Dads can help their sons express and process their emotions by providing a safe space, a role model and a gospel partner. Dads get the opportunity to give their sons a safe space where they know they will be loved and cared for, even in the middle of their anger, happiness and depression. Dads can be their stable rock when their world, bodies and emotions are unstable.

Dads get to be their role models, not only in how to process emotions correctly but also in how to struggle and ask for forgiveness. There have been many times when I have been depressed and it has helped my son (who struggles with his emotions) to see me not give up, but to pray and trust in Jesus for help.

Also, Dads get to be gospel partners for their sons, reminding them of what Jesus says and thinks about them. Dads get to tell their sons about Jesus who had emotions and understands what they are feeling. Dads get to remind their sons about the forgiveness and love of Christ when they struggle with their emotions.  Dads get this amazing opportunity to walk through the difficulty of dealing with emotions and point their sons to the source of all goodness and joy, the gospel.

Q: What advice do you have for a father whose son has shown signs of aggression and/or violence?

This is a difficult one to answer because there are so many different things that could be responsible for his anger and aggression. It may be that his hormones are going crazy or he may be getting bullied at school and feel like anger is the only way he can control that. He may just be aggressive and not know why. I think Dads need to keep their sons and the people around them safe, so this is where Dads need to step in and protect people.

Dads can give their sons a safe space to process their anger in a healthy way, if it is appropriate. They can lovingly help their sons see the dangers of their anger and the seriousness of their violent thoughts.

If necessary, a dad can get their sons help with a counselor. If their son is hurting themselves or others, dads can go with their sons and support them as they get help. Dads get the opportunity to lead and walk with their sons through this with love and care.

Q: How would you encourage fathers to navigate intentional relationships with their sons if they didn’t have strong father figures themselves?

It is important to say; I am sorry if your relationship with your father was not good. If he was missing, abusive, neglectful or just distant, that can make it hard to know how to love and care for your son. However, you are not your dad. You don’t have to fall into the same pitfalls as your father, you can love your son. God can give you the strength to do so.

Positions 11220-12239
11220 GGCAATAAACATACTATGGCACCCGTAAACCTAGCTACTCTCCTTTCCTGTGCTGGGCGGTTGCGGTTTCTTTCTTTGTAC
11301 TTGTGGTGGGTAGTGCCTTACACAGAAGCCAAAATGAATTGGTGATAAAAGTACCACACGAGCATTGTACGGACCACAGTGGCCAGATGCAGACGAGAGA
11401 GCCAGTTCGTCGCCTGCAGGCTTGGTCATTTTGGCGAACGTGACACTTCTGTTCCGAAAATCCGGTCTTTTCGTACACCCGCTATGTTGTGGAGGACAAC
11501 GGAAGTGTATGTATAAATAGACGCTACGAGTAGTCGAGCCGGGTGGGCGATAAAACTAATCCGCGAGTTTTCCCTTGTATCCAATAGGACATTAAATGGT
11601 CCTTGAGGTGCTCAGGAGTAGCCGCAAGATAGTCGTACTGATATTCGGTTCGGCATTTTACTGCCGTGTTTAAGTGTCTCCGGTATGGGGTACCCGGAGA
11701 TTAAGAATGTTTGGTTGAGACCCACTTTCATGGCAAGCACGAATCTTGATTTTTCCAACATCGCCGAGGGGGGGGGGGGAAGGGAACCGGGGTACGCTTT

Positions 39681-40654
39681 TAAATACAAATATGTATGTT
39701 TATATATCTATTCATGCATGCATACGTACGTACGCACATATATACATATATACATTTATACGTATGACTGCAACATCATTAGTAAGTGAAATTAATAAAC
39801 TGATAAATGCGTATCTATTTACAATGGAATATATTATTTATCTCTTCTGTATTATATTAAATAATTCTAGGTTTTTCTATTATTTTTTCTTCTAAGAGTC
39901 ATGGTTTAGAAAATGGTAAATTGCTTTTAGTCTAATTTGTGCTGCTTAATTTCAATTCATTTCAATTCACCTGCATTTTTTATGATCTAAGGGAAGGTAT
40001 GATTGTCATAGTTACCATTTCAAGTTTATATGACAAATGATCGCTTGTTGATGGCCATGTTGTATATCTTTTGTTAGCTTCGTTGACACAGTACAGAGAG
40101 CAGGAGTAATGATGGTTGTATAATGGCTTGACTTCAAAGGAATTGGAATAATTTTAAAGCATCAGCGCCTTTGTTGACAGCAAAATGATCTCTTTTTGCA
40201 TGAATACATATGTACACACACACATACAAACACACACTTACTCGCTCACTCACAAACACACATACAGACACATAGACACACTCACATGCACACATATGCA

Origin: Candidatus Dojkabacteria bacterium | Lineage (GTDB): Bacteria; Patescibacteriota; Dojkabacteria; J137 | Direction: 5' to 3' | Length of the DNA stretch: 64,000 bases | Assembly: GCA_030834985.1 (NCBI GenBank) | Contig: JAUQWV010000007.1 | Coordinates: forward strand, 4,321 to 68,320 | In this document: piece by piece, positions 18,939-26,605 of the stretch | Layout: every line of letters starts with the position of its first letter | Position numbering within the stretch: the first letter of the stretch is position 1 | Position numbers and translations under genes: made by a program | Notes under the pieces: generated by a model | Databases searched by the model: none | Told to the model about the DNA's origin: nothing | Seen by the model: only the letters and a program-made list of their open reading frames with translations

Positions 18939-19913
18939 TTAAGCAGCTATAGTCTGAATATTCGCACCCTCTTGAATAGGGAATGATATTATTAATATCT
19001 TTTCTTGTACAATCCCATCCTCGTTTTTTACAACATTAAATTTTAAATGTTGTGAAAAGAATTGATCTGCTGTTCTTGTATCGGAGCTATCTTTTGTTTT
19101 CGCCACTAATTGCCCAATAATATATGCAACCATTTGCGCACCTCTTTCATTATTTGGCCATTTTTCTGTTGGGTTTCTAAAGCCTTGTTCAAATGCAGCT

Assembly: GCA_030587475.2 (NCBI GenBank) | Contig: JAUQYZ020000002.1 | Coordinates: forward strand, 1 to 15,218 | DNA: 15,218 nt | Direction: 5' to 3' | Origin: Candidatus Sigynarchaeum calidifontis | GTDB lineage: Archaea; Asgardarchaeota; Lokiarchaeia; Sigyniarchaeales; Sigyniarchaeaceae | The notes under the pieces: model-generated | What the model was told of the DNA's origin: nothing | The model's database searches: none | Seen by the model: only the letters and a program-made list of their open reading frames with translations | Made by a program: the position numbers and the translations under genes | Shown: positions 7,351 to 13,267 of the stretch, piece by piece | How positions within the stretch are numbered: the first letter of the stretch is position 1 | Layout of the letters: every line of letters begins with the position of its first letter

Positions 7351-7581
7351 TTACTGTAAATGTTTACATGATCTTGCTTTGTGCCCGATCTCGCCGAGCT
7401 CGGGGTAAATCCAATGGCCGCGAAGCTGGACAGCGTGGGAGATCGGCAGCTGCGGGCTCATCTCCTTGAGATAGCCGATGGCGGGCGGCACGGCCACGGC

Maybe you had a dad who loved you but was just too busy or didn’t know how to have these sorts of conversations. You can change things, spend the time with your son and show him the love you wanted and the guidance you needed.

So, two things—first, don’t give up. Make the effort. Second, while you didn’t have an earthly Father who cared for you in these ways, you do have a heavenly Father who is pleased with you and loves you.

Q: During your time as a pastor with a focus on youth and family, what obstacles have you seen fathers run into when teaching their sons how to be gospel-centered men?

Some of the big ones I ran into often were time, energy and lack of know-how. Dads are busy with their jobs, taking their kids places and doing work around the house. Dads must be intentional about the time that they spend with their sons, carving time out to spend with their boys to teach and show them.

Some men, at the end of a long day of work, struggle to have the energy to spend time with their sons. Dads should think about the times when they will have the energy to spend time with their sons. Whether it is during a pancake breakfast, an after-work fishing trip or a simple walk around the block, finding time for these conversations is vital.

Men may be scared that if they say the wrong thing to their son, they will ruin their son. They look for help and advice for how to have these sorts of conversations. That is why a book like Between Us Guys can be so helpful. It gives dads a guide and encouragement for having these conversations.

Learn more at www.joelfitzpatrick.co and follow him on Twitter (@JoelDFitz).